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No. 36 (September 1961)
– 50 –


Pei Te Hurinui Jones' essay Puhiwahine, Maori Poetess has recently been republished in the form of a booklet. It contains all the text, the photographs and the tables that appeared in Te Ao Hou, from issues 28–34. It is good that this valuable work is now available as a book. The publisher is Mr Jones himself, P.O. Box 78, Taumarunui. He advises, somewhat apologetically, that because of high costs of production, he must charge 10/- per copy, but we feel sure students of Maori history and literature (and book collectors too) will easily forgive him.

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Top prize for the encouragement of education goes to the Ngati Rongo tribal committee, Ruatoki, chairman Rev. Wharetini Rangi, secretary R. N. Rangi.

Since the educational subsidy scheme was started, this committee gave educational aid to local children to the extent of £938. This includes the £ for £ subsidy granted by the Department of Maori Affairs. The money was spent to send secondary school pupils to boarding schools.

Second in the list of committees subsidizing education is the Raukawa executive (total over £500). Unfortunately few committees are seeking to get up to these figures, and it is to be hoped that committees will in future be more active rather than allow children of their tribe to have to leave school through lack of money, as happens particularly to sixth formers who have to board away from home. These young people have a claim on the help of their community as they have already scaled the school certificate hurdle.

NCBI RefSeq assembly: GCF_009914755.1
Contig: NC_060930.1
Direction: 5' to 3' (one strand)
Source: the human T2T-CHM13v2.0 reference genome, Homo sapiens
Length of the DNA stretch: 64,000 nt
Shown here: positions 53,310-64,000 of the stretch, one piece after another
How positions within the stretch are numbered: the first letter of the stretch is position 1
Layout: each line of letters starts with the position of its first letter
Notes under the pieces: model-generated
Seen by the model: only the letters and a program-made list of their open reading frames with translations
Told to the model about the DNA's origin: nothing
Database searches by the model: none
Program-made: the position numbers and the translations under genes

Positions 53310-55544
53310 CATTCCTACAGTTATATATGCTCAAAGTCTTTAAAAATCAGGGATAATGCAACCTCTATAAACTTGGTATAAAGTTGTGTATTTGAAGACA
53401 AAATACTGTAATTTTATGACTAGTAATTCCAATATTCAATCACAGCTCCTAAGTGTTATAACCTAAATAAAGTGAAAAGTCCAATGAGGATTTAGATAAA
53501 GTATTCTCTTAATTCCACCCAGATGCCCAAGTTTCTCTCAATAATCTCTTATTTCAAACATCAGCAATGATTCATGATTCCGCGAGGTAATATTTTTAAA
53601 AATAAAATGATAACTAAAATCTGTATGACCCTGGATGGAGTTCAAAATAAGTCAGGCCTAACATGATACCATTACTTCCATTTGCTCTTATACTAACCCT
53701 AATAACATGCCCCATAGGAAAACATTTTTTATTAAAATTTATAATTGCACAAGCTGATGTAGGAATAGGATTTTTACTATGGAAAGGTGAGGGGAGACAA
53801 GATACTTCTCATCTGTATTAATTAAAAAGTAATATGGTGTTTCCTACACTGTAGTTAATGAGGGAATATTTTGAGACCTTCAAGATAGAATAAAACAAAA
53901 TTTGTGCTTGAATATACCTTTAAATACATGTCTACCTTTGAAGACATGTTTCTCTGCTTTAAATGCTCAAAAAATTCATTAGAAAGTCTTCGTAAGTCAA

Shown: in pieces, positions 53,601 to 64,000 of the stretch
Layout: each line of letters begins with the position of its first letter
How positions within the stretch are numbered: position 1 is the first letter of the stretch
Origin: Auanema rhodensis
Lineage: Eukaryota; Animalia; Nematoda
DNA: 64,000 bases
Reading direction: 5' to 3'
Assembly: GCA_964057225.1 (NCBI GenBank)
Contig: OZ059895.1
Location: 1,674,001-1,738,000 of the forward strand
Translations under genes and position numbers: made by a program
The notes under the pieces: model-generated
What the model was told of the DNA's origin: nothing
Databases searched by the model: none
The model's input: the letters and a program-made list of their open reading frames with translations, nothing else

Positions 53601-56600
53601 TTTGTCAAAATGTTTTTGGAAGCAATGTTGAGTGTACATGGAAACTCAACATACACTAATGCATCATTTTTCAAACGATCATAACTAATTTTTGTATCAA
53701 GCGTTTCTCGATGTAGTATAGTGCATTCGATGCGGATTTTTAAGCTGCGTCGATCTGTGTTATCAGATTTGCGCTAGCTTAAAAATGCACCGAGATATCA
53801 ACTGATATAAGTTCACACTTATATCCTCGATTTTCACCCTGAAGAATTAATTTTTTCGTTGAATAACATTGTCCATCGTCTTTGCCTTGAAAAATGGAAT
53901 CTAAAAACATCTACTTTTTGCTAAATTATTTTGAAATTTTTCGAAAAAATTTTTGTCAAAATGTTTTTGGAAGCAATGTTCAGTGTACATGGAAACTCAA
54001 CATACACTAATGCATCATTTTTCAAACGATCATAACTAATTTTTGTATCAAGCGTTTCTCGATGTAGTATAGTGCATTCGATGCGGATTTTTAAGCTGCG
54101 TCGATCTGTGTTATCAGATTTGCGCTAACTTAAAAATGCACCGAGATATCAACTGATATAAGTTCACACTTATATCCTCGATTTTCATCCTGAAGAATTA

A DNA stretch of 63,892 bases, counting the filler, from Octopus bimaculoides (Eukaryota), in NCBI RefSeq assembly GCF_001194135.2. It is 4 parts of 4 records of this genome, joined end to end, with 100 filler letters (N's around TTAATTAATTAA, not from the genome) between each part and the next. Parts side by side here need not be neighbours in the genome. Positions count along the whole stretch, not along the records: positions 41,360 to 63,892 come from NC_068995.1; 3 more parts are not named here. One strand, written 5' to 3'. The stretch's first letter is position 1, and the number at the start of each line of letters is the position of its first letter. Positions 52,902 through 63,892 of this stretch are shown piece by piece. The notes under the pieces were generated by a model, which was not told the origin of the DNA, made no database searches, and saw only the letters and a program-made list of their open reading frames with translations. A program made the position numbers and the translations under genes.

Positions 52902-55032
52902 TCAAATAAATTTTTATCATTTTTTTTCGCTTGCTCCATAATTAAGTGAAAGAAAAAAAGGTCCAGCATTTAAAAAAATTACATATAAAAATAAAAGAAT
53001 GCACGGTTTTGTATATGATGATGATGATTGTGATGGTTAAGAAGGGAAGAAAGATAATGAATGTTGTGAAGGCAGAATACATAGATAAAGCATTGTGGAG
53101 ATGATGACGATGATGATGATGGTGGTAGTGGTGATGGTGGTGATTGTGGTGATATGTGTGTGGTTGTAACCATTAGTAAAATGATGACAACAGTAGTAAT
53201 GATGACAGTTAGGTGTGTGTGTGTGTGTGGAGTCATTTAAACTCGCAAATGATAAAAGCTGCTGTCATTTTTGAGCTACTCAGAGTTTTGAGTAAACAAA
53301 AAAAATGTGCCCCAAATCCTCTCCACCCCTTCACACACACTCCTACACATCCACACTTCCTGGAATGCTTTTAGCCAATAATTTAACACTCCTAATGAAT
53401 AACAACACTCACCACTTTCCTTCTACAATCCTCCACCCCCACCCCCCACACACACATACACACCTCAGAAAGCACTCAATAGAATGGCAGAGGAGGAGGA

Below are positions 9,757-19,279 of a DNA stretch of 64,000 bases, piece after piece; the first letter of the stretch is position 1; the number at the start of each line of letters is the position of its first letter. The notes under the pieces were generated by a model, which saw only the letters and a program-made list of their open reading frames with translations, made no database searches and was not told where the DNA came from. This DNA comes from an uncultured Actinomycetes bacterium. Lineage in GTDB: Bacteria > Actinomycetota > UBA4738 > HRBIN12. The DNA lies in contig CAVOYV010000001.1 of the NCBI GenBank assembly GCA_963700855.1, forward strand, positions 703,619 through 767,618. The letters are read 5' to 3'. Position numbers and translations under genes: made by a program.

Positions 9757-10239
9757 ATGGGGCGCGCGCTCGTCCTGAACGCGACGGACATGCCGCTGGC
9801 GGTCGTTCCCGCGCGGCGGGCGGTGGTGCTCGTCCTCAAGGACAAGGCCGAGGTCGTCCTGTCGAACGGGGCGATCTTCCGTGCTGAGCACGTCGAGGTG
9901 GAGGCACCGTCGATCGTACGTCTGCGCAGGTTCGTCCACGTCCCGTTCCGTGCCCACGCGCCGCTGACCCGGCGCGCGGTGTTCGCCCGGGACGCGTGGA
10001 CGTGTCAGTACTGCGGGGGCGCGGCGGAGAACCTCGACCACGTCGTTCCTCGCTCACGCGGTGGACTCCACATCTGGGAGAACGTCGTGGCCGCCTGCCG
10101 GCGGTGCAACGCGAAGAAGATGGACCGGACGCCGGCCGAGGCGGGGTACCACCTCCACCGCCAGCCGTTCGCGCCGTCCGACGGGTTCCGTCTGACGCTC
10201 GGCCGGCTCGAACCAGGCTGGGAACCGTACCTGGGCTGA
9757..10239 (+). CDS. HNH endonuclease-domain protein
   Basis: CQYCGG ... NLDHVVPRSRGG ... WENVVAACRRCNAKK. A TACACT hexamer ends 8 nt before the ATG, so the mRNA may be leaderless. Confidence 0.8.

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Many Maoris appeared to think that a running ear was a natural visitation, but it was often the precursor to deafness or impairment of hearing, said Dr J. F. Dawson, Hamilton medical officer of health, in an address to the South Auckland Education Board.

Constant treatment was required in these ear cases, he said. By agreement with general practitioners in certain areas, the Health Department was allowed to work in districts of Maori concentration where the complaint was rampant.